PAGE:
Software for the finest computer – The Mind


Posted by Tim Bryce on December 5, 2010

I remember Ronald Reagan’s televised farewell address in 1989 as if it were yesterday. It was touching, it was encouraging, and it was patriotic. There was one thing missing as far as I was concerned: a final plea for enacting a balanced budget and line-item veto, or at least a warning of the consequences for failing to enact such a law. Alas, I was greatly disappointed when neither a plea or a warning was included in the address. I’m told every state except Vermont has a balanced budget amendment and all but a small handful of states provide for a line-item veto, Vermont included (it kind of makes you wonder what those Green Mountain boys are up to).

Now we find ourselves saddled with a federal budget with a massive deficit; something which, as of this writing, hasn’t been approved yet even though we are already into our third month of the operating year. This is the first time since 1974 we failed to approve a budget and I am at a loss as to why. I’ve been involved with lots of budgets over the years, both commercial and nonprofit. When you start talking about preparing a budget, I’ve noticed people tend to roll their eyes and hope it just goes away. It doesn’t and it shouldn’t. A budget is a vital part to running any enterprise and is actually not that hard to prepare, at least in terms of the mechanics of its preparation. I think this is why the good Lord invented spreadsheets. Admittedly, the federal budget is bigger in complexity than a lot of little local nonprofit groups but the principle is essentially the same.

The hard part, of course, is determining your planned or anticipated income and expenses and getting them to match. Sacrifices have to be made one way or another. Nonetheless, the budget dictates your game plan for the operating year. True, we have had to deal with a lot of emergencies over the last ten years, such as 9-11, numerous hurricanes (anyone remember Katrina?), the Gulf oil disaster, and of course Iraq and Afghanistan, but despite all of this, our government has done a pitiful job of preparing and adhering to an effective budget. Deficit spending has been the order of the day for far too long which has greatly contributed to the economic meltdown of this country and causes us to become beholden to foreign powers such as China.

Like any institution, our Congress and President have a fiduciary responsibility to the American people to manage financial resources wisely, but they have violated this charge far too many times. Frankly, our government cannot help themselves, it is an addiction and something they cannot be trusted to properly maintain. This is precisely why it is necessary to have a balanced budget amendment and line-item veto as our Congress doesn’t know how to say “No!” And this goes for both sides of the aisle.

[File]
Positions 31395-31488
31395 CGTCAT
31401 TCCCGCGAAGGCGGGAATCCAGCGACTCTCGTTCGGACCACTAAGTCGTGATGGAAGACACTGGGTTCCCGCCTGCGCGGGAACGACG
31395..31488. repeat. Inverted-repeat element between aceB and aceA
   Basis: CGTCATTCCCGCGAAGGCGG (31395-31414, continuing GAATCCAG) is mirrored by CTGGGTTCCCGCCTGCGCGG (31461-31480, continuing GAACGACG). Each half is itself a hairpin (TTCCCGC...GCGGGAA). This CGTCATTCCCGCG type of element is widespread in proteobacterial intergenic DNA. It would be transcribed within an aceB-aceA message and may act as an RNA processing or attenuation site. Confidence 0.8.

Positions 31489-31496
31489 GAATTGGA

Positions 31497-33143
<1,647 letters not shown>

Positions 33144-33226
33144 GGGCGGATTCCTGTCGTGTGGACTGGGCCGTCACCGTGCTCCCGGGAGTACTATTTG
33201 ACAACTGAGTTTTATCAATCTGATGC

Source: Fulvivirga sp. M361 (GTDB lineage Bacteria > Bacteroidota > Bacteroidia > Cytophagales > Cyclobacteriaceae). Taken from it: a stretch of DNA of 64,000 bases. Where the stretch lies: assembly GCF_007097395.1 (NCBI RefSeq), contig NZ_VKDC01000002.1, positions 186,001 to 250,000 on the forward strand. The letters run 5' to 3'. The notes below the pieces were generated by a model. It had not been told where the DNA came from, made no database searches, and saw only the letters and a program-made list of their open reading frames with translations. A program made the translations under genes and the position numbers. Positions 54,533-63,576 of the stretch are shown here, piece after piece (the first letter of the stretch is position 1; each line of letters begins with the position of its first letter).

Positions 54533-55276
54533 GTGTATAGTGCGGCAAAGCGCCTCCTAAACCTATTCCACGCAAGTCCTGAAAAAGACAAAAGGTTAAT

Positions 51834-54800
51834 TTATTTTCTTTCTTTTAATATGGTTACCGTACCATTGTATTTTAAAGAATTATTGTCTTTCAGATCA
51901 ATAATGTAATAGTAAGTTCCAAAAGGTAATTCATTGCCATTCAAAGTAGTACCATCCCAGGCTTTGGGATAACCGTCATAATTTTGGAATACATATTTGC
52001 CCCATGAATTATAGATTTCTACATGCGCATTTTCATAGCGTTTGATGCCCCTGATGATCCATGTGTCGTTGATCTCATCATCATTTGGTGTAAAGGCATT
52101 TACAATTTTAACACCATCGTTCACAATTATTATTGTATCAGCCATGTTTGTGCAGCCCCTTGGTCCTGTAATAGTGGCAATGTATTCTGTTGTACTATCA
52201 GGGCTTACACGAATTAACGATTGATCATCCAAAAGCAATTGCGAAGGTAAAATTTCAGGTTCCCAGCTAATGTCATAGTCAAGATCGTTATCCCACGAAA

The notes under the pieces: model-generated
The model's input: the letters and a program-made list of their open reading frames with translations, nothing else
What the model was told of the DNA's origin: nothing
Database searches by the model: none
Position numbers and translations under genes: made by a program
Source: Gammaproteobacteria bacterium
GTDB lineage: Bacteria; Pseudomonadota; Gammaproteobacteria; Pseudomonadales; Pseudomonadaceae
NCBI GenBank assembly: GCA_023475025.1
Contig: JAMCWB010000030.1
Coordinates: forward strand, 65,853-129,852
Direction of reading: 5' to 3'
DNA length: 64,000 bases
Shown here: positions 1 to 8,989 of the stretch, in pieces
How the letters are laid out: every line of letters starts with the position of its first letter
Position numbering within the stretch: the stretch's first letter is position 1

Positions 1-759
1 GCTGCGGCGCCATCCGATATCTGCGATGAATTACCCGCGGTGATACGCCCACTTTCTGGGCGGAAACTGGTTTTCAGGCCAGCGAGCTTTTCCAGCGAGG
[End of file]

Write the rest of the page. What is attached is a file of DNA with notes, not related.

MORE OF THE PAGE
Adhering to a budget requires determined discipline. If you haven’t got it, you can’t spend it. If an emergency arises, you find a way to pay for it. Hopefully, you’ve created a fund for just such a contingency. It’s called “planning.” It’s that simple. Now, in order to balance the federal budget will it be necessary to curtail certain projects? Undoubtedly. Will people feel the pinch? Absolutely. Can we afford NOT to do it? I’m afraid not. As we know all too well, if you run in the red too long, you will inevitably go out of business, and we don’t need an economist to tell us so. It’s just common sense.

“Okay Mr. Smarty-pants, where should we start cutting costs?” That’s easy, flatten the government by 25%. That’ll be a good start. If the government intends to squeeze the taxpayers and business community, it seems only natural that the government should lead by example and squeeze itself.

“Common sense told us that when you put a big tax on something, the people will produce less of it. So, we cut the people’s tax rates, and the people produced more than ever before. The economy bloomed like a plant that had been cut back and could now grow quicker and stronger. Our economic program brought about the longest peacetime expansion in our history: real family income up, the poverty rate down, entrepreneurship booming, and an explosion in research and new technology.”

President Reagan’s Farewell Speech
January 11, 1989

Keep the Faith!

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Tim Bryce is a writer and the Managing Director of M. Bryce & Associates (MBA) of Palm Harbor, Florida and has over 30 years of experience in the management consulting field. He can be reached at

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Copyright © 2010 by Tim Bryce. All rights reserved.



  1. The war of indepedence (1776-1783), the war of 1812 (1812-1814), and the mexican war of 1848 (which increased the territory of the USA by 40% were all fought on credit. The federal government ran a balanced budget during most of the Great Depression of the 1930’s. Not all deficit spending is bad, if it is for a good purpose, like a revolution. Not all balanced budgest will take us into the promised land. Deficit spending and borrowing are tools, which must be used judiciously. Kentucky has a balanced budget amendment in their constitution, and Kentucky has bonded indebtedness. Accountants can use all kinds of tricks to get around this.

    Congress can balance the budget anytime they are in the mood to do so. All they have to do is “grow a pair”, and it will happen.


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